Escape from the Planet of the Apes - Sci-Fi Classic Film Review
The "escape" happens before the movie even begins, really
I had some harsh words last week for Paul Dehn, the writer of Beneath the Planet of the Apes, and I stand by each and every one of them. However, no matter how much I dislike the script for that film, no writer deserves the punishment poor Dehn received immediately after its release, being given a demand by the studio to write another sequel, one that picks up after the entire world is destroyed. So while I do still have a handful of quibbles with Escape from the Planet of the Apes, I start from a stance of total respect that he found a way to move the series forward rather than just quitting on the spot.
It also helps Dehn's case that his script for Escape from the Planet of the Apes is much tighter and less driven by narrative convenience. This is, in terms of story, the truest sequel to Planet of the Apes, in that it reverses the dynamic of the first film without being unnecessarily cute about it. It doesn't ask viewers to accept too many weird happenings, only that the time travel gimmick of the first two films could be reversed. It also pays tribute to some aspects of Pierre Boulle's original novel that were neglected in the previous films, namely the backstory as to how, exactly, apes overcame man.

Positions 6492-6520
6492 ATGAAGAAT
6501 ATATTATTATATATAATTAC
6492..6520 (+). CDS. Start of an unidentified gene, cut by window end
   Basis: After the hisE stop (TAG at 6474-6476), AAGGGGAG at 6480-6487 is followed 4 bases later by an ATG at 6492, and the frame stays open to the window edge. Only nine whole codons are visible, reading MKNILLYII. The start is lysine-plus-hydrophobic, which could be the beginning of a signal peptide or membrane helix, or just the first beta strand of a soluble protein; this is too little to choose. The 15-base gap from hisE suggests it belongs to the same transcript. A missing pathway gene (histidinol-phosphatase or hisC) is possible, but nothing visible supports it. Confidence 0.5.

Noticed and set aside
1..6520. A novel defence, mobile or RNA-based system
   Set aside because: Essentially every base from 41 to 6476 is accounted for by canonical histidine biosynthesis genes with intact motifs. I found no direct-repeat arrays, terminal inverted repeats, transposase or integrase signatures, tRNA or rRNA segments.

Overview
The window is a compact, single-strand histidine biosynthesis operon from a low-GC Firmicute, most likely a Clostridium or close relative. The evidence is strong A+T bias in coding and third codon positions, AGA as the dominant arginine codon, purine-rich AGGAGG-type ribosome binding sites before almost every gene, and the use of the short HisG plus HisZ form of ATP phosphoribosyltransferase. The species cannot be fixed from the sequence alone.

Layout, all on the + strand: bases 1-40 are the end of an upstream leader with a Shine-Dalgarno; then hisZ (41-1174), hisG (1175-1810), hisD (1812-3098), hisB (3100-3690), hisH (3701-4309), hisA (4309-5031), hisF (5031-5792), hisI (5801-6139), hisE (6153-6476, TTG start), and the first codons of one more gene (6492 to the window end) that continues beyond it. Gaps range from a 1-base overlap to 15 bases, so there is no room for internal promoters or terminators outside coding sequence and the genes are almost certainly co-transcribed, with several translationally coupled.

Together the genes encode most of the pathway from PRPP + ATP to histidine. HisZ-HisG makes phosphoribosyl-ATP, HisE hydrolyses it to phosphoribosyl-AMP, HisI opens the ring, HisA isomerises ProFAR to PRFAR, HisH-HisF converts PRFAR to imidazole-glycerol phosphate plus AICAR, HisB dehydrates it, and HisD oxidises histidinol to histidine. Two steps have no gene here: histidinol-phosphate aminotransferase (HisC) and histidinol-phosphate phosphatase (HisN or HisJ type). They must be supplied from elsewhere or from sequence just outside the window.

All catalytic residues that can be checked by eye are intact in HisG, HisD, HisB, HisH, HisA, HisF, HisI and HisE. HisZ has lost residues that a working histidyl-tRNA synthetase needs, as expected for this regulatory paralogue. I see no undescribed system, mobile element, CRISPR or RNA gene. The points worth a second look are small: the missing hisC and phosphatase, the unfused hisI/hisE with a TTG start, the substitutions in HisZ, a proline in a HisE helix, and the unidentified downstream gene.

As I said, though, I do have a few small quibbles, which are just a step or two above nitpicks. For one, I don't understand how Cornelius knows all this backstory about the future, given that he only just learned the truth in what is, canonically, just a few days earlier from his perspective, nor does it make sense that the ancient texts that Zaius and his ilk use to control the narrative would actually contain stories about how apes overcame their human masters, given that it would require acknowledging the existence of human masters at some point in their history.
Roddy McDowell and Kim Hunter make this movie work
I'm also not fond of the characterization of the main antagonist, Dr. Hasslein. He's given a clear and understandable motive that makes perfect sense, and he's driven enough by his convictions to commit infanticide in the name of his ideals. He has one fantastic monologue in which he decries humanity's short-sightedness in dealing with the long-term problems of the world like nuclear war and overpopulation, and that informs his well-founded fear that, by letting Zira and Cornelius have a baby, the human race is signing its own death warrant. Unfortunately, this excellent motivation is put into a cartoonishly obvious villain with a faint British accent and menacing eyes who even smiles in victory when the government committee agrees to terminate Zira's pregnancy, gloating at the kinder, gentler Dr. Lewis.